YPDaily: Lauren Grant

The principal of Clique Pictures, Lauren Grant established her company in 2006 to focus on developing feature film and documentary production. In 2011, she won Best Live Action Short Genie Award for the residential school musical Savage. Lauren recently completed the feature film Picture Day, which will also have its World Premiere at the 2012 Toronto International Film Festival. Grant is an alumnus of the Cineplex Entertainment Film Program’s Producers’ Lab (’06). Originally from Hazelton, BC, Lauren now resides in Toronto.

Elevator Pitch: Describe your job in a nutshell.
My job as a film producer is to develop, finance, execute, complete, deliver and release a motion picture. Even within the film business, producing is a tough job to describe. Unlike other titles in filmmaking, the producer credit is given out to people who do a portion of the job. I’m focused on the full capacity of producing and I’m inspired by producers who are involved in a film from concept to release.

It is also about nurturing talent and projects that have an audience and market – whether large or small. Film producing is creativity within a box. The box is rules, budget, time, but I don’t see it as limitations. 

Google defines a producer as a filmmaker. It has also been compared to herding cats!

Why did you start working at your company? What was the inspiration for this career route?
I started my own company, Clique Pictures, in 2006 to produce a short film. The same year I started developing my first feature film project and I haven’t stopped since. I was inspired to pursue a career in filmmaking when I was 11 years old in Hazelton, B.C. My parents let me stay up late to watch the Academy Awards and 11-year-old Anna Paquin won the Best Supporting Actress Oscar for The Piano. I thought, ‘if she can do it, maybe I can do it, too’.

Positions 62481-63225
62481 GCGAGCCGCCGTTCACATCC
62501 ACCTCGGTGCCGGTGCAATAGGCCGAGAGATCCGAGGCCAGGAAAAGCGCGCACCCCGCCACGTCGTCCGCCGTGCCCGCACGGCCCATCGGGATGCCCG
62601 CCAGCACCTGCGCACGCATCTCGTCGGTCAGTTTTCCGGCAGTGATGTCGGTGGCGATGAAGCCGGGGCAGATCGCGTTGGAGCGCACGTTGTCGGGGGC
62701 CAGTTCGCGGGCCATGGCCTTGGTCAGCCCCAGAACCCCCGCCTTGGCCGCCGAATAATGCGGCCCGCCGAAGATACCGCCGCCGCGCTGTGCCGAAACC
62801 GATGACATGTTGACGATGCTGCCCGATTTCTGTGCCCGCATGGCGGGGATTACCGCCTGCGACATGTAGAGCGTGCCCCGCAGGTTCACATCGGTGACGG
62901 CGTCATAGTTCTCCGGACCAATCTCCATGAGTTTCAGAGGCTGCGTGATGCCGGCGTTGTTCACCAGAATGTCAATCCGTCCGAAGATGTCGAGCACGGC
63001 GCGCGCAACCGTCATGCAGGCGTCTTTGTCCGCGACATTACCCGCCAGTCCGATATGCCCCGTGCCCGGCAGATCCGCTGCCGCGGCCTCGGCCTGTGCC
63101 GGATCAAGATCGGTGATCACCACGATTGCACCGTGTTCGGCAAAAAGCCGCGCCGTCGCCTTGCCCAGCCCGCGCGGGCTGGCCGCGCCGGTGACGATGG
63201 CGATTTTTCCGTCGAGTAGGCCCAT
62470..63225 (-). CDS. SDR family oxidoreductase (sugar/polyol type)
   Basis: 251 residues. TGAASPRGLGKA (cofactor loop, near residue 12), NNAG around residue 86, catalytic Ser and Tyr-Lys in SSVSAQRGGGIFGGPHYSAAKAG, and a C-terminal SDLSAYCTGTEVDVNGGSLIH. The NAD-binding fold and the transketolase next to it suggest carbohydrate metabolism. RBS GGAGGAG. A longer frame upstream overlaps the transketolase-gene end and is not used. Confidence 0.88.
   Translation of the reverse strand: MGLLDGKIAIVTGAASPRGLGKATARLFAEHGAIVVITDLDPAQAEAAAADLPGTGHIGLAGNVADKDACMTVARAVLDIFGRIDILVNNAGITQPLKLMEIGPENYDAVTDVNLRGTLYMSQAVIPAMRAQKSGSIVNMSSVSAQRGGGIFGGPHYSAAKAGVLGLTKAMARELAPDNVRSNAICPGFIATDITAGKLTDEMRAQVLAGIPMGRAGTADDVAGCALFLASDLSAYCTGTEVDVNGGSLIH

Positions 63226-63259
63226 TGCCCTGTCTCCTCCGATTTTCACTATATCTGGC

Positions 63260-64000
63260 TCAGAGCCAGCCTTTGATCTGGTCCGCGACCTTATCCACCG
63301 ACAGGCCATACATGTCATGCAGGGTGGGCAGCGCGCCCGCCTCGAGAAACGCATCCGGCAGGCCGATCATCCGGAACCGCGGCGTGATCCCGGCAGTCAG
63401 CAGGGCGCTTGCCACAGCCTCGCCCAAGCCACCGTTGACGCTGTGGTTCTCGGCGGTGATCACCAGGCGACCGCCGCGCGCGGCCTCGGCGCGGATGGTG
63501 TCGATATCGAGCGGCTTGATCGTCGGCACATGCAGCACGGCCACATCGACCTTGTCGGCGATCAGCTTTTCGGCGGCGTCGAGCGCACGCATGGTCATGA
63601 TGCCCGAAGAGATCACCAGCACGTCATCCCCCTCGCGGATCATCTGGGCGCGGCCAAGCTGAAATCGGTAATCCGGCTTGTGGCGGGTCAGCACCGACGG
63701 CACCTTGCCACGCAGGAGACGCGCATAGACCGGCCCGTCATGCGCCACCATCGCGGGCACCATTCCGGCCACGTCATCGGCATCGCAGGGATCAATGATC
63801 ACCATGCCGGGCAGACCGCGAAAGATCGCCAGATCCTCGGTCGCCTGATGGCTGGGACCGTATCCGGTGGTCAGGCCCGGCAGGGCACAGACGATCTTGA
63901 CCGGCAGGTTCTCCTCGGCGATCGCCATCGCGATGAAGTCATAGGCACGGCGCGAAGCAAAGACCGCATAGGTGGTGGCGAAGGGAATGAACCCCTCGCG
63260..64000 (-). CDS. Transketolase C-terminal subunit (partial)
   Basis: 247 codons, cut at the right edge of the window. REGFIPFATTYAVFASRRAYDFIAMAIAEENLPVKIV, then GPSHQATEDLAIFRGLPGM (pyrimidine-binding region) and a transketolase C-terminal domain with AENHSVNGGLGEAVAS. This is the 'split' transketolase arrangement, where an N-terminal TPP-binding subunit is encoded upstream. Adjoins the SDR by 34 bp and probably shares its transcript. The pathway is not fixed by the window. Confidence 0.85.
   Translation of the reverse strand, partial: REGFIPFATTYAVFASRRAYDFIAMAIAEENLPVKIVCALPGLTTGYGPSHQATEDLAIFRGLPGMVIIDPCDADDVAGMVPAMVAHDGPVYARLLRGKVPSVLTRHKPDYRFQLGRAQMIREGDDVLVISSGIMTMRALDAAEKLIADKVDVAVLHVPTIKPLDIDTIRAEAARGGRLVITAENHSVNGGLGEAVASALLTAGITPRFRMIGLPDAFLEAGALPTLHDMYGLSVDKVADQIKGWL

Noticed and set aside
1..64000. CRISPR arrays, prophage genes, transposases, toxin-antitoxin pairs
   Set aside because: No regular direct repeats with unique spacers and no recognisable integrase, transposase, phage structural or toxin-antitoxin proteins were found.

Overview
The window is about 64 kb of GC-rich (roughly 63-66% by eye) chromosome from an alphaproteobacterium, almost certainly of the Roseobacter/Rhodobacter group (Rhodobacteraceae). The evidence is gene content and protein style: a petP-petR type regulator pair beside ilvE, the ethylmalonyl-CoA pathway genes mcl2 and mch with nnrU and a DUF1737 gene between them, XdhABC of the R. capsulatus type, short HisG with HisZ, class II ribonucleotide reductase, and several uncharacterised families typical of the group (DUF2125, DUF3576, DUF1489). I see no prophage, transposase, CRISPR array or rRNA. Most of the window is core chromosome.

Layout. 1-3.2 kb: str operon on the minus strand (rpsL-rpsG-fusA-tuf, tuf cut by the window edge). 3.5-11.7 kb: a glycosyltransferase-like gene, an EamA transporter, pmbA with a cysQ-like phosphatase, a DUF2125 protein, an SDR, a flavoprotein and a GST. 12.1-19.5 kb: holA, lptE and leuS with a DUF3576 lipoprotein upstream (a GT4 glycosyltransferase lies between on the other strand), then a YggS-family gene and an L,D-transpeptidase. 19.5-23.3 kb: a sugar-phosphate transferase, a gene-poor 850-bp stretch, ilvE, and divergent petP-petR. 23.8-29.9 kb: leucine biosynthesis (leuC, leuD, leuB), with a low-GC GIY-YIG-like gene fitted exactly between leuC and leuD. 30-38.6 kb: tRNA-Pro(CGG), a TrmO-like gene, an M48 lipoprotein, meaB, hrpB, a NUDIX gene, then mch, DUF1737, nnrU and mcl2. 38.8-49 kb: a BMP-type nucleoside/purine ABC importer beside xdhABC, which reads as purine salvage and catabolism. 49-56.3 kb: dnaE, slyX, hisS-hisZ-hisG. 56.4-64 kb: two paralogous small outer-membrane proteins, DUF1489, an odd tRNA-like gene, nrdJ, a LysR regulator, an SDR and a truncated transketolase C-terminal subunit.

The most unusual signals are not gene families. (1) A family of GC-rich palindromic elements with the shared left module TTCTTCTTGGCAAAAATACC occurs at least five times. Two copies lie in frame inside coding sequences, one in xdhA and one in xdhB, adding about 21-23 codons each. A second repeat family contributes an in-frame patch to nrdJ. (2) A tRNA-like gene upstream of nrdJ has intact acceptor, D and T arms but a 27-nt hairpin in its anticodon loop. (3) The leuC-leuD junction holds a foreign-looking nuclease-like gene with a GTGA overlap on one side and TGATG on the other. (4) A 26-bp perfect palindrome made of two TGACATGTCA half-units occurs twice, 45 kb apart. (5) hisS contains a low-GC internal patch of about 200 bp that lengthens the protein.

What is the best part of what you do on a day-to-day basis? The most challenging part?
Producing is about creativity, teamwork and business, and I love the mixture of it all. The job requires balancing all of these seemingly conflicting interests to make one product – a film. The challenge is how all encompassing it can be. When I’m in production, the world outside the film disappears and all waking hours are dedicated to the movie. 

Where do you see yourself in 5 years?
Producing is ever-evolving and I love the constant learning involved. In five years, I want to continue being a producer of content – the size of the screen doesn’t matter and it is definitely changing. There are many directors, writers and producers I would love to work with as I build my career so hopefully I will have the opportunity. I also hope I have the wisdom to take a deep breath and enjoy what I have accomplished.


What does success look like to you?
I gage my success on my own satisfaction and whether I’m proud of my work. Film exists for audiences so of course I want people to like it, but there is something magical about watching a finished film that I was involved in making before it is released.